For so long, mine was the lonely and vilified voice saying that the New York Times was doomed—vilified most hotly by people at the Times. But the end of the New York Times has now become a conventional forecast, taken up most recently by my friend Michael Hirschorn in the Atlantic.
I don’t know of anyone now—at least anyone who isn’t employed by the Times—who believes that the business, as currently organized and managed, can survive. If it had some chance of ignominiously limping along before the recession, that’s gone with its entire advertising base in freefall.
Hirschorn’s concise, by-the-numbers analysis is more precise: The Times could go out of business in May. That’s when $400 million of the Times’ $1 billion in debt comes due—and it only has $46 million in the bank.
Hirschorn remains, however, a Times believer, or a believer in the thing the Times represents—some DNA that he sees being preserved and having a future in the new world.
Along with everyone employed by the Times, there is a further segment of the journalism world that continues to believe in the Times' right to exist and in the logic that it should exist—despite the evidence that it does not have the wherewithal to exist. Its existence is necessary for the good of… well… journalism.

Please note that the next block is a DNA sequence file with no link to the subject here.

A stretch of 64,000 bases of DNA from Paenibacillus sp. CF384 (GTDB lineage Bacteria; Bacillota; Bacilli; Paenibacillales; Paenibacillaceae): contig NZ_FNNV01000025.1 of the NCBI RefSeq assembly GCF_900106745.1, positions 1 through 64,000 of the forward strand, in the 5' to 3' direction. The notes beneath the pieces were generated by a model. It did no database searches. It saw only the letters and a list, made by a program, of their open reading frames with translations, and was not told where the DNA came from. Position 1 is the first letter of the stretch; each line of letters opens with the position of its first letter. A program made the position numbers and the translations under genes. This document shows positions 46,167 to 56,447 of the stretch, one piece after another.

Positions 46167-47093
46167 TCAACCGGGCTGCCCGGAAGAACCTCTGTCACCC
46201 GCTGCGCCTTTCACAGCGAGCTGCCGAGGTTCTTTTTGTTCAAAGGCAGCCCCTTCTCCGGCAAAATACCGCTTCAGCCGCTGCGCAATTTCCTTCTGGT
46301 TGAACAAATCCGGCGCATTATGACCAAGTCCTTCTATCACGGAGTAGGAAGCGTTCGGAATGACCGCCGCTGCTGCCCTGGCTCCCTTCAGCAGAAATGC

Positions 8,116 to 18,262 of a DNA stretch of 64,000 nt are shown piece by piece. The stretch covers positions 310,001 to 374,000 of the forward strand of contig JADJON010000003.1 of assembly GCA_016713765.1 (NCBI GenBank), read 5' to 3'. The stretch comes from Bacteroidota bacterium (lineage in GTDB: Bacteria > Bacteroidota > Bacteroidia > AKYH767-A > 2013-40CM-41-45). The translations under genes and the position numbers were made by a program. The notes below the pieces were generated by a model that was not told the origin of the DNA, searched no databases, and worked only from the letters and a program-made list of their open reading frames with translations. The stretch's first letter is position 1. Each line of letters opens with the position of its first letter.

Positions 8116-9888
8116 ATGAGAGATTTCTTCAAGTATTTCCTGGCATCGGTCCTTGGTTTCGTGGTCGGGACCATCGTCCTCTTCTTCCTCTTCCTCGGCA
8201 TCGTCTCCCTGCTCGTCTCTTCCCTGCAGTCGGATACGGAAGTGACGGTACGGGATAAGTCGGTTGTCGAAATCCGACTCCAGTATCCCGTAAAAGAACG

This is the last shibboleth, that the Times, which no longer puts out a necessary newspaper, nevertheless has some special understanding of reality and language that must be preserved for the common good.
Hirschorn, optimistically and comically, sees this Timesness being preserved in what he calls digital-only distribution. That is, the Times, shedding 80% of its staff and much of its news-gathering abilities, would nevertheless continue honorably online. It would become something like the Huffington Post, Hirschorn argues. In this he is actually stating another evolving piece of conventional wisdom—that the Huffington Post is the new New York Times (a Times reduced by 80%). The obvious corollary: If you want a website go to website makers.
Hirschorn’s point, and the point of other diehard Times believers, is in the value, really, of sentiment. If the Times is no longer the Times, what is it worth? This involves a modern, pre-recession theory of the value of brand removed from function.
Forgive me: If the Times can’t work as a newspaper, it doesn’t work, and the rest is just trying to raise the dead.